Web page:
By Irene Klotz SAN FRANCISCO (Reuters) - New observations from the Hubble Space Telescope show jets of water vapor blasting off the southern pole of Europa, an ice-covered moon of Jupiter that is believed to hold an underground ocean, scientists said on Thursday. If confirmed, the discovery could affect scientists' assessments of whether the moon has the right conditions for life, planetary scientist Kurt Retherford, with the Southwest Research Institute in San Antonio, Texas, told reporters at the American Geophysical Union conference in San Francisco. Researchers using the Hubble Space Telescope found 125-mile-high (200-km-high) plumes of water vapor shooting off from Europa's south polar region in December 2012. The jets were not seen during Hubble observations of the same region in October 1999 and November 2012.
- CERN votes to admit Israel as newest full member GENEVA (AP) — The governing council of the world's top particle physics lab has unanimously voted to accept Israel as a full member.
- Why Scientists are Concerned About Tree-Burning Power Plants (Op-Ed)
Sasha Lyutse is a policy analyst for the NRDC. Lyutse contributed this article to LiveScience's Expert Voices: Op-Ed & Insights. Ahead of the Thanksgiving holiday, 41 leading scientists sent a letter to the U.S. Environmental Protection Agency (EPA) calling on the agency to protect U.S. forests from the growing sucking sound created by biomass power plants. As power plants look for alternatives to fossil fuels, some are turning to burning wood or other plant materials — known as biomass — to generate electricity.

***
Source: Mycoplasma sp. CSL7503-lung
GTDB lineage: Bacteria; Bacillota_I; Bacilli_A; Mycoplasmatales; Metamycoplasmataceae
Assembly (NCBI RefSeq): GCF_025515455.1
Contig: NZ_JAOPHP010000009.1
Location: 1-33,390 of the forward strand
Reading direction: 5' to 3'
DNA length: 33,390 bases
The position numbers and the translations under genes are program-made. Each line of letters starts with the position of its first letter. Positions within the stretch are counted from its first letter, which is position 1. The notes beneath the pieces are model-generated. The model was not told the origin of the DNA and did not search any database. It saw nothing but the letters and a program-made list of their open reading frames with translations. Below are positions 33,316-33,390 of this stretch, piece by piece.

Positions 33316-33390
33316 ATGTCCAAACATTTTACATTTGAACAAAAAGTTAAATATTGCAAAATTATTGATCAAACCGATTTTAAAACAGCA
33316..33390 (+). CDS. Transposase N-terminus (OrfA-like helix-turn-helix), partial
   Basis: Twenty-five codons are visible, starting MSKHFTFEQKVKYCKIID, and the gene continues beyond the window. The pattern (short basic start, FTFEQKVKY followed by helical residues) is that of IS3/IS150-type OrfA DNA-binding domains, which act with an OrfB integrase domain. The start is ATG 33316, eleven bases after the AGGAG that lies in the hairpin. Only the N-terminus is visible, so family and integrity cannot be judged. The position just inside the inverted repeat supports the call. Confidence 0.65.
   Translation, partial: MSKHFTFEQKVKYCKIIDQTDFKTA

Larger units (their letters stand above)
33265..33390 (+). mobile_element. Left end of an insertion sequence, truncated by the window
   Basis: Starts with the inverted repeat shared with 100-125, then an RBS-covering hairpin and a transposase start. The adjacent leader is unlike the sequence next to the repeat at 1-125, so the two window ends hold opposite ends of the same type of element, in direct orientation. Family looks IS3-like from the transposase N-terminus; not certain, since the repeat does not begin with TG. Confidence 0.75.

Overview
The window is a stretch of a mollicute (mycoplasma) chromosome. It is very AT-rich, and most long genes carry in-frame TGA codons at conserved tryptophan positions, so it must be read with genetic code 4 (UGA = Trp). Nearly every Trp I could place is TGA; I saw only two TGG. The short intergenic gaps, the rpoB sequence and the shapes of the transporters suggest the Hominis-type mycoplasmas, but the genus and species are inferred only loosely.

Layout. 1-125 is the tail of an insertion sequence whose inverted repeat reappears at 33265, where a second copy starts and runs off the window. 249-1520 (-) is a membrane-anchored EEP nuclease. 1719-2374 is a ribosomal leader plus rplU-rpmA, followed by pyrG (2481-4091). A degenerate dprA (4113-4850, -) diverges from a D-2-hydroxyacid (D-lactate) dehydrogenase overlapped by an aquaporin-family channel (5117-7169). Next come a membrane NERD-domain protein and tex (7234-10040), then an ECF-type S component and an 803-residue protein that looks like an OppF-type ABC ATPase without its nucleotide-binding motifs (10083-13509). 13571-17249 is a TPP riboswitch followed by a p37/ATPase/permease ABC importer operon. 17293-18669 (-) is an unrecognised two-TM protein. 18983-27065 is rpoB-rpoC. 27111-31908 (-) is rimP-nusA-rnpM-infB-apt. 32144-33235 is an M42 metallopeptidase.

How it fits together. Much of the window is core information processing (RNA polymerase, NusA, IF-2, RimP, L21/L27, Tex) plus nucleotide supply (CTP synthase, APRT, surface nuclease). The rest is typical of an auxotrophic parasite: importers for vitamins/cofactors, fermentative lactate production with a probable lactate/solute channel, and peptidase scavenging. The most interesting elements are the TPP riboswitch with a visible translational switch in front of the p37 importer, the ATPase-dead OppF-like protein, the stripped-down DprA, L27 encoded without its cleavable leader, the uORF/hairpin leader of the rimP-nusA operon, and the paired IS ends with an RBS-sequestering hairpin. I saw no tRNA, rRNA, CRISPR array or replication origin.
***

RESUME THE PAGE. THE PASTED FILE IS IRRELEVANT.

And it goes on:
- How Nelson Mandela Navigated the Politics of Science (Op-Ed) Michael Halpern is program manager at the Center for Science and Democracy at the Union of Concerned Scientists. This Op-Ed was adapted from a post to the UCS blog The Equation.Halpern contributed this article to LiveScience's Expert Voices: Op-Ed & Insights. As we celebrate the life and legacy of Nelson Mandela, it is worth reflecting at this time on Mandela's ability to transcend politics when speaking about contentious scientific issues. Nowhere was this more apparent than with the difficult politics surrounding HIV and AIDS at the turn of the millennium.
- How Nuclear Power Can Stop Global Warming How Nuclear Power Can Stop Global Warming
- G8 aims to beat dementia by 2025 with AIDS-style fight
By Ben Hirschler LONDON (Reuters) - Leading countries set a goal of finding a cure or effective treatment for dementia by 2025 on Wednesday and ministers said the world needed to fight the spread of the memory-robbing condition just as it fought AIDS. The move by the Group of Eight (G8) nations matches the date set by the United States last year for beating Alzheimer's - but the target is ambitious, considering there is no obvious cure on the horizon. Global cases of dementia are expected to treble by 2050, yet scientists are still struggling to understand its basic biology, and the current medicine cupboard is bare. The London meeting - the first G8 summit on a specific illness since HIV and AIDS - was hosted by British Prime Minister David Cameron, who said it was vital to show that dementia was not a normal part of ageing.
- The Science of Shopping: Buy Gifts One at a Time "Having multiple recipients in mind not only means that more gifts are needed, but it may change what shoppers focus on when making gift selections," wrote Mary Steffel of the University of Cincinnati and Robyn A. LeBoeuf of the University of Florida in the new paper published online Nov. 21 in the Journal of Consumer Research. The students were asked to pick gift cards as presents for university and out-of-town friends.
- Actor Alan Alda Challenges Scientists to Explain Color to Kids
Actor Alan Alda has a question: "What is color?" Alda is famous for starring in "M*A*S*H" and "The West Wing," but he is also a founding member of the Center for Communicating Science at Stony Brook University in New York.
- RIP Comet ISON: Scientists Declare Famous 'Sungrazer' Dead After Sun Encounter